Interesting concept but it will still require user intervention and a commitment to actually use the app when making purchases (and most people will probably be too lazy to do it). I think psychology will come into play and go against this sort of thing.

    And what purchases are targeted? Most people spend most of their money on mortgage/rent, taxes, car loans, food, etc. Will the app interface with all of those purchases?

    And some people (probably most of those the app really targets in the first place) live paycheck to paycheck and after a bunch of rounding their checking account might be overdrafted.

  • Report this Comment On March 20, 2014, at 3:26 PM, slotowner wrote:

    This might be better than nothing but I worry that using it might make people feel over optimistic.

    You can save money using Acorn but you don't save a lot. The normal non-savers can deceive themselves by saying, " Look, I'm doing the good thing by saving."

    It's sort of like the dieter who eats a 1,220 calorie salad with cheese, croutons, eggs, meat, & loads of dressing & thinks they are eating well because they have a salad.

    This is better than no saving & might add to other savings but it really does not cut it on its own.

  • Report this Comment On March 24, 2014, at 3:04 AM, SuntanIronMan wrote:

    If we're talking about first time investors, Loyal3 might be a good route to try.

    Individual stock investing with no commissions to buy, no commissions to sell, no account fees, and no transfer fees when/if you want to move your account to another broker.

    And you can purchase fractions of a share in increments as little as $5. So if you can't afford to buy a single share of Apple at $532, you can buy 0.00939 shares of Apple at $5.

    Because of their business model, the stocks they offer are limited to only 55 or so companies. But those 55 companies are familiar ones like Apple, Berkshire, Amazon, Starbucks, Disney, Coca-Cola, etc.

    They are rather limited service (by design), but good for what it is.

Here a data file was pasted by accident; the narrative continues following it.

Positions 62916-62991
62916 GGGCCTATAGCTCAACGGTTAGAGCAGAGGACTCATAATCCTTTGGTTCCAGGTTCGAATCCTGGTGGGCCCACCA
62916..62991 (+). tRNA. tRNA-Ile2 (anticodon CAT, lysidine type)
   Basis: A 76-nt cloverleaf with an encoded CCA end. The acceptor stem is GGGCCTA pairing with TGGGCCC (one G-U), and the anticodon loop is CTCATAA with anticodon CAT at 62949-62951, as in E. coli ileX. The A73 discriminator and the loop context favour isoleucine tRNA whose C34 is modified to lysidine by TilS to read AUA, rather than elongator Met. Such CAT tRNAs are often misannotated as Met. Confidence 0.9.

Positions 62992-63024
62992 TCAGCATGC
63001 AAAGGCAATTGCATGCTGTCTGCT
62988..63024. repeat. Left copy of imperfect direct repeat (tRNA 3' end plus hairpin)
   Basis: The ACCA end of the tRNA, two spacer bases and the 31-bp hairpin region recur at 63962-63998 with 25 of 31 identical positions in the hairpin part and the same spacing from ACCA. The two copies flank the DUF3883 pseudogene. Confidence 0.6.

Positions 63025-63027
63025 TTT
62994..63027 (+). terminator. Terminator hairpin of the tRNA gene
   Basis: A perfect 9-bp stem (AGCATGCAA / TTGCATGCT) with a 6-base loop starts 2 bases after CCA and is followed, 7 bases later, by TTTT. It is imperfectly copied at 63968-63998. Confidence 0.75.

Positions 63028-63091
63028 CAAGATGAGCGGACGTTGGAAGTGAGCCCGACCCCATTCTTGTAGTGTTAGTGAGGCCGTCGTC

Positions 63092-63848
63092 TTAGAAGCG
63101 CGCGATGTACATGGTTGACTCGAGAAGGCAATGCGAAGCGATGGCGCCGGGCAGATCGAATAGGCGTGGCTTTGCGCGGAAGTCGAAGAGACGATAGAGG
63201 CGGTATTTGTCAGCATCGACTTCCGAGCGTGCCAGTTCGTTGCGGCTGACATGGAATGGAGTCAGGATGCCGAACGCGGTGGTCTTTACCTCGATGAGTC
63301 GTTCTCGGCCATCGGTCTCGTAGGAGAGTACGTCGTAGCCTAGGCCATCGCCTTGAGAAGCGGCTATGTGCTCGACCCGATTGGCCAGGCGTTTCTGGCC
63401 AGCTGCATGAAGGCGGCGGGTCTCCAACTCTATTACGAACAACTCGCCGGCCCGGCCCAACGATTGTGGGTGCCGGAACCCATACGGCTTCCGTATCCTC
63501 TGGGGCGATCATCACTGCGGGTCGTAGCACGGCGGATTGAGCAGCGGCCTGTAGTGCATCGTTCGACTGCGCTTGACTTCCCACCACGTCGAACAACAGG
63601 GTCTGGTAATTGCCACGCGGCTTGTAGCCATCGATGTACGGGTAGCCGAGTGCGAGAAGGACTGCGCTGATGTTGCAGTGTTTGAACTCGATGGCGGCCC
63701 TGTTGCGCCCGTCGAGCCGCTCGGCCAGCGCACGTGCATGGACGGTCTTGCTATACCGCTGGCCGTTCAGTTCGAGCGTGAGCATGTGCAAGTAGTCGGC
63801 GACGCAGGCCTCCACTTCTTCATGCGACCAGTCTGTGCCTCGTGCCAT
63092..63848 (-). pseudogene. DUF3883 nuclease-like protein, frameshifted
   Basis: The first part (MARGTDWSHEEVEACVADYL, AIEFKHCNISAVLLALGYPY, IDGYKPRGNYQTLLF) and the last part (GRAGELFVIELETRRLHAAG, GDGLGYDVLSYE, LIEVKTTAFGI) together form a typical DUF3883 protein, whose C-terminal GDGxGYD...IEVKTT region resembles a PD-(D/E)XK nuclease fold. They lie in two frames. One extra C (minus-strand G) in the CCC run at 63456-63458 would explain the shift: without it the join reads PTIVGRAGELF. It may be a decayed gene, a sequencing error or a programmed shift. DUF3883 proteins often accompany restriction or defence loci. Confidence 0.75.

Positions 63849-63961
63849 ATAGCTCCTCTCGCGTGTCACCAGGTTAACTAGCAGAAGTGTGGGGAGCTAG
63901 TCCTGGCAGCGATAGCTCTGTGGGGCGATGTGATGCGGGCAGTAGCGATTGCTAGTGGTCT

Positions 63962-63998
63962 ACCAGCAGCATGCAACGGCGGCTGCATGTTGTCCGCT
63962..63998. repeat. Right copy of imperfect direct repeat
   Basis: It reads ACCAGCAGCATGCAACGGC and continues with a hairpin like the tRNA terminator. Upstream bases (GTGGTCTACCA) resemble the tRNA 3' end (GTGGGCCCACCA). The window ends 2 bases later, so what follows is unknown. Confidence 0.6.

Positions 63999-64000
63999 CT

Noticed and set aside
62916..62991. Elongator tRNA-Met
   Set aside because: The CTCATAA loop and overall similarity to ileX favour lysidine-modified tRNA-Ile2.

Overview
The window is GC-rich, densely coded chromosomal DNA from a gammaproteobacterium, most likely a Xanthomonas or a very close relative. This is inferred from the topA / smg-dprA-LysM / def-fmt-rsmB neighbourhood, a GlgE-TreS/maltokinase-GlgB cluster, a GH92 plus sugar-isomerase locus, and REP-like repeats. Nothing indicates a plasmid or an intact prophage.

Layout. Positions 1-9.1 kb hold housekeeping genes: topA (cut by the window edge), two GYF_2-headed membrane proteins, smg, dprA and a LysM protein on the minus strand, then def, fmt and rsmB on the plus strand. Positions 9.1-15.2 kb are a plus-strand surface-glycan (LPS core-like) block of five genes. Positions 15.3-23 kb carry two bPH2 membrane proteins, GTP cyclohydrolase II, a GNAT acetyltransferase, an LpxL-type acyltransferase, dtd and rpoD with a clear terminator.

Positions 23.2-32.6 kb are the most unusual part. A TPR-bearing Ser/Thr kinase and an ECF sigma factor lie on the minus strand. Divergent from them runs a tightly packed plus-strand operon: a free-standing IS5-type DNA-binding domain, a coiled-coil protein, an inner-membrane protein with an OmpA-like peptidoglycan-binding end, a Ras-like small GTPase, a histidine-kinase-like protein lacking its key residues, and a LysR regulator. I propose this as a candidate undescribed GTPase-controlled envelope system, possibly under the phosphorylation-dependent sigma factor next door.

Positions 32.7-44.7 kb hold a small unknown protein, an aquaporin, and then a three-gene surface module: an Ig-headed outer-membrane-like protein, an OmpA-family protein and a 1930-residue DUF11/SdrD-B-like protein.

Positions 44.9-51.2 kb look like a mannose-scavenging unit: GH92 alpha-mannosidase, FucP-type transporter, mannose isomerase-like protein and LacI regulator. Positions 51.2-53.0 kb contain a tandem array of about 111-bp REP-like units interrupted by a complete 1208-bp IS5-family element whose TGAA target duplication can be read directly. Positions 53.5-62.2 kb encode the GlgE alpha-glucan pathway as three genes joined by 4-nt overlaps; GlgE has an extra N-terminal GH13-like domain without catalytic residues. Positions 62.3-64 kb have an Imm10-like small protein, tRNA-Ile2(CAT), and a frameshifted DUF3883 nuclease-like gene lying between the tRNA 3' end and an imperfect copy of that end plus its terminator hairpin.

• Report this Comment On September 03, 2014, at 1:19 AM, irishgirl4 wrote:

    Ok. Then can someone recommend a service for those who can't yet invest $1 500 but need to learn how? It's not just learning to save but it's also learning how to read the market.

    Mind you I'm a HNW tax accountant who understands all the tax rules (and is actually pretty well respected for it) but lacks the investing finesse that obviously many of the posters here have but have a strong desire to learn. Sadly the tax accountant in me is very scared to invest money unless I feel I can learn enough. I don't even buy scratch tickets.

    I was debating doing this to teach myself until I read the user agreement , listing fees that can be completely astronomical just for withdrawing. Tax liabilities on top of that aren't even addressed (that I could see on my iPhone). Unless you only invest and never withdraw, I don't see how you can really benefit from this other than using this as a teaching tool for the future only. The founders of this company though will be extremely successful.

  • Report this Comment On October 15, 2014, at 11:55 PM, thephoenyx wrote:

    As a young person, who is living paycheck to paycheck, and who is just getting a toe in the door of the investment world, I think this app is the perfect place for me to start. I have been wanting to start investing for over a year now, but I haven't been able to afford to begin because I don't have enough money all at once to fulfill the minimum requirements of most brokerage sites.

    This app not only saves and invests your pennies, but you can also save and invest any other amount at any time, which is what I plan to do. I have been saving 20% of my income, hoping to add up to enough to start investing, only to find myself just transferring the money back into my checking and spending it on something I don't really need. But now I can just transfer 20% directly into an index fund and watch it grow over time. If I save $200 a month this way, by the time I'm 26 (a year from now) I will have over 3 grand. By that point, I can look at different brokerage companies and find one that will have lower usage fees.

    All in all, it's a good place to start, especially for young people or people who are a bit intimidated by the whole thing. It's something that will help people become conscious of their spending in a new way, as well as enjoy the excitement of watching their money grow. I think this is a very good thing.

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Dan Caplinger

Dan Caplinger has been a contract writer for the Motley Fool since 2006. As the Fool's Director of Investment Planning, Dan oversees much of the personal-finance and investment-planning content published daily on With a background as an estate-planning attorney and independent financial consultant, Dan's articles are based on more than 20 years of experience from all angles of the financial world.